(Again, this shows my cards as a critic, to some degree, which is only fair and helpful.) On the surface merely a mood piece about the enervating, dead-end existence of being black in 1970s America, “Killer of Sheep” attains an inexplicable elemental power, an almost primal thrust and mystery that suggests, at least to the willing viewer, millennia of godless desperation, human embattlement and food-chain horror.

There’s no story, but there are people — mainly, Stan (Henry Gayle Sanders), a poor slaughterhouse laborer with a loving wife and curious children whose life in the outer-urban wastes is in the process of bulldozing his pride and confidence. Burnett’s film proceeds from the very beginning as if every image and moment of Stan’s life is a mythic truth to gaze upon, and damn if it isn’t sweepingly convincing in the process. The action, for instance, of attempting to carry a disembodied car engine down a flight of tract-housing stairs has positively Sisyphean traction. It’s not a movie you pick dramatic highlights or even visual memories from; instead, it flows before you like a despairing folk song made real, a blues anthem older than movies or Burnett himself. Part of the film’s residual force stems from its status as legitimate film maudit — it didn’t ever get a full-on theatrical release, or home video distribution, until this year, 30 full years after it was made. (Burnett’s stirring soundtrack, which rivals Scorsese’s for “Mean Streets” in pioneering jukebox eloquence, was largely uncleared for rights.) And yet, “Killer of Sheep” was one of the first 50 films to be chosen by the National Film Preservation Board as part of the National Film Registry, defined as honoring and preserving movies that are “culturally, historically, or esthetically important,” a full 17 years before it was finally made commercially available in any way for people to see. It’s a ghost movie, returned to haunt us.

“Berlin Alexanderplatz” (Criterion) and “Killer of Sheep” (Milestone) will be available on DVD November 13th.

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The Best Of The Last

Portlandia Goes Out With A Bang

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The end is near. In mere days Portlandia wraps up its final season, and oh what a season it’s been. Lucky for you, you can watch the entire season right now right here and on the IFC app, including this free episode courtesy of Subaru.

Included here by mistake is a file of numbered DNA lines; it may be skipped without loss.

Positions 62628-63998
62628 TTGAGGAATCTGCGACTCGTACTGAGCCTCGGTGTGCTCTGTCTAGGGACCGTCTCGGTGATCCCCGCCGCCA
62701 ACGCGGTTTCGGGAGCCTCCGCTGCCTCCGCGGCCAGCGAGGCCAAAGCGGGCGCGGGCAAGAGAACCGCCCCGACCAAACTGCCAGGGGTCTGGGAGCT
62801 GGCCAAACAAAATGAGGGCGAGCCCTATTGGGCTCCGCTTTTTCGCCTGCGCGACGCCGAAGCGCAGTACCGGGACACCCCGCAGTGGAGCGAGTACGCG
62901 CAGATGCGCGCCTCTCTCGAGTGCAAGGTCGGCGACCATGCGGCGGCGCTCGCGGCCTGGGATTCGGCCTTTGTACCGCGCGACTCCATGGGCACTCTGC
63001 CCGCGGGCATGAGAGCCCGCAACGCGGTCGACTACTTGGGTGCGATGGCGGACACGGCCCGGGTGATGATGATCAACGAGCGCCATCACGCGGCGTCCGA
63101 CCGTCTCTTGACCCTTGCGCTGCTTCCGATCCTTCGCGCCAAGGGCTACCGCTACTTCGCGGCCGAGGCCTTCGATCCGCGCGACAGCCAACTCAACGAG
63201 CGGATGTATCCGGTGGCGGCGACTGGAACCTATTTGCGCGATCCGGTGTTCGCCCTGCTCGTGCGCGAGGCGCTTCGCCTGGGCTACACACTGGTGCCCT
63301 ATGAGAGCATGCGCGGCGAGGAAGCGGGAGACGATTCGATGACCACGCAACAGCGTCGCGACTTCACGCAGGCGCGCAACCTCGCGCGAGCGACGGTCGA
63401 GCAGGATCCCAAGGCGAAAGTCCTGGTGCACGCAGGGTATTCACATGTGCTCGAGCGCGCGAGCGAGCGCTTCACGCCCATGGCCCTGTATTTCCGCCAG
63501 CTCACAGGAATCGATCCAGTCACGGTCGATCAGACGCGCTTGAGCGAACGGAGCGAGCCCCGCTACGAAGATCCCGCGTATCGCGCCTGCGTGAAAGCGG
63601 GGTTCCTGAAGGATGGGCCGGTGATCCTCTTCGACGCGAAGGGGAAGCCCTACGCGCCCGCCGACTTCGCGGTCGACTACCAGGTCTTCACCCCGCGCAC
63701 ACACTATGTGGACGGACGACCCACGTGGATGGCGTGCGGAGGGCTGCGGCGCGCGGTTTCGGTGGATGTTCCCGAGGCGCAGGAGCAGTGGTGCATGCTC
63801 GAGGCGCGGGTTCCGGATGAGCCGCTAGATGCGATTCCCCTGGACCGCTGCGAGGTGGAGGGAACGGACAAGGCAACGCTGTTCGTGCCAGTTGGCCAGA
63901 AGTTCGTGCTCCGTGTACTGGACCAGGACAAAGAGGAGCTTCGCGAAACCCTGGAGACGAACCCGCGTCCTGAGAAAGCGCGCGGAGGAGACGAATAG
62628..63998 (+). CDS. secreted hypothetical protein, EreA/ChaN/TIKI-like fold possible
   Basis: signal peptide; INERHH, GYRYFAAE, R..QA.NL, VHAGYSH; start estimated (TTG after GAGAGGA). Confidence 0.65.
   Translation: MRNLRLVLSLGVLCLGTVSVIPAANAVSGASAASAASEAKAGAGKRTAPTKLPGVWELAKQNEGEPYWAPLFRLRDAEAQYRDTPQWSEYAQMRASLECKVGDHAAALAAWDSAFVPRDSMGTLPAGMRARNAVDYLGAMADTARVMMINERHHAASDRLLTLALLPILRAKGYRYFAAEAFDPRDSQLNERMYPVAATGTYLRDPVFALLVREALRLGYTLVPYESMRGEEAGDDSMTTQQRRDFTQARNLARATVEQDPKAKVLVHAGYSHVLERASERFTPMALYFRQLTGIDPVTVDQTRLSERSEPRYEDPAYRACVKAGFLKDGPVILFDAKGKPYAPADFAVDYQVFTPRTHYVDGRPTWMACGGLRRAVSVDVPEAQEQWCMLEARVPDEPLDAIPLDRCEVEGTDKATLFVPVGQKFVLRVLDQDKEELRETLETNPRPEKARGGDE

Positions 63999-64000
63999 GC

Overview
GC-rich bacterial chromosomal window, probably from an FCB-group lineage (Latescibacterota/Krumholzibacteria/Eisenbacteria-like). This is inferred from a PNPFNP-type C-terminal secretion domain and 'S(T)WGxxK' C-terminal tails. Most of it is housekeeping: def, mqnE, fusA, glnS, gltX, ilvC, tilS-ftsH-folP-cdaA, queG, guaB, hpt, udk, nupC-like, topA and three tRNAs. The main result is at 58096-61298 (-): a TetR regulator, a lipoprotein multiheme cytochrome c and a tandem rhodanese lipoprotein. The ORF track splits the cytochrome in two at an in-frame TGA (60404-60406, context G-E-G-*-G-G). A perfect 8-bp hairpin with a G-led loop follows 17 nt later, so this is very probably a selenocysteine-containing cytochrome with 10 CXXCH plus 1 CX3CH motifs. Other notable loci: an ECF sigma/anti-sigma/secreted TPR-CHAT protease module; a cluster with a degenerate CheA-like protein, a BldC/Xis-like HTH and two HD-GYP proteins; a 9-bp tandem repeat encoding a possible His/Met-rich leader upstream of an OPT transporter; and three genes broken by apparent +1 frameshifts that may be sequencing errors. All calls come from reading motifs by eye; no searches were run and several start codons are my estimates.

But now, let’s take a moment to look back at some of the new classics Fred and Carrie have so thoughtfully bestowed upon us. (We’ll be looking back through tear-blurred eyes, but you do you.)

Couples Dinner

It’s not that being single sucks, it’s that you suck if you’re single.

Cancel it!

A sketch for anyone who has cancelled more appointments than they’ve kept. Which is everyone.

Forgotten America

This one’s a “Serial” killer…everything both right and wrong about true crime podcasts.

Wedding Planners

The only bad wedding is a boring wedding.

Disaster Hut

It’s only the end of the world if your doomsday kit doesn’t include rosé.

Catch up on Portlandia’s final episodes on demand and at

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Your Portlandia Personality Test

The New Portlandia Webseries Is Going Your Way

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Carrie and Fred understand that although we have so much in common, we’re each so beautifully unique and different. To help us navigate those differences, Portlandia has found an easy and honest way to embrace our special selves in the form of a progressive new traffic system: a specific lane for every kind of driver. It’s all in honor of the show’s 8th and final season, and it’s all presented by Subaru.

Ready to find out who you really are? Match your personality to a lane and hop on the expressway to self-understanding.

Lane 10: Trucks Piled With Junk

Your junk is falling out of your trunk. Shake a tail light, people — this lane is for you.

Lane 33: Twins

You’re like a Gemini, but waaaay more pedestrian. Maybe you and a friend just wear the same outfits a lot. Who cares, it’s just twinning enough to make you feel special.

Lane 27: Broken Windows

Bad luck follows you around and everyone knows it. Your proverbial seat is always damp from proverbial rain. Is this the universe telling you to swallow your pride? Yes.

Lane 69: Filthy Cars

You’re all about convenience. Getting your car washed while you drive is a no-brainer.

Lane 43: Newly Divorced Singles

It’s been a while since you’ve driven alone, and you don’t know the rules of the road anymore. What’s too fast? What’s too slow? Are you sending the right signals? Don’t worry, the breakdown lane is nearby if you need it.

Still can’t find a lane to match your personality? Check out all the videos here. And see the final season of Portlandia this spring on IFC.

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Last-Minute Holiday Gift Guide

Hits from the '80s are on repeat all Christmas Eve and Day on IFC.

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GIFs via Giphy, Photos via The Everett Collection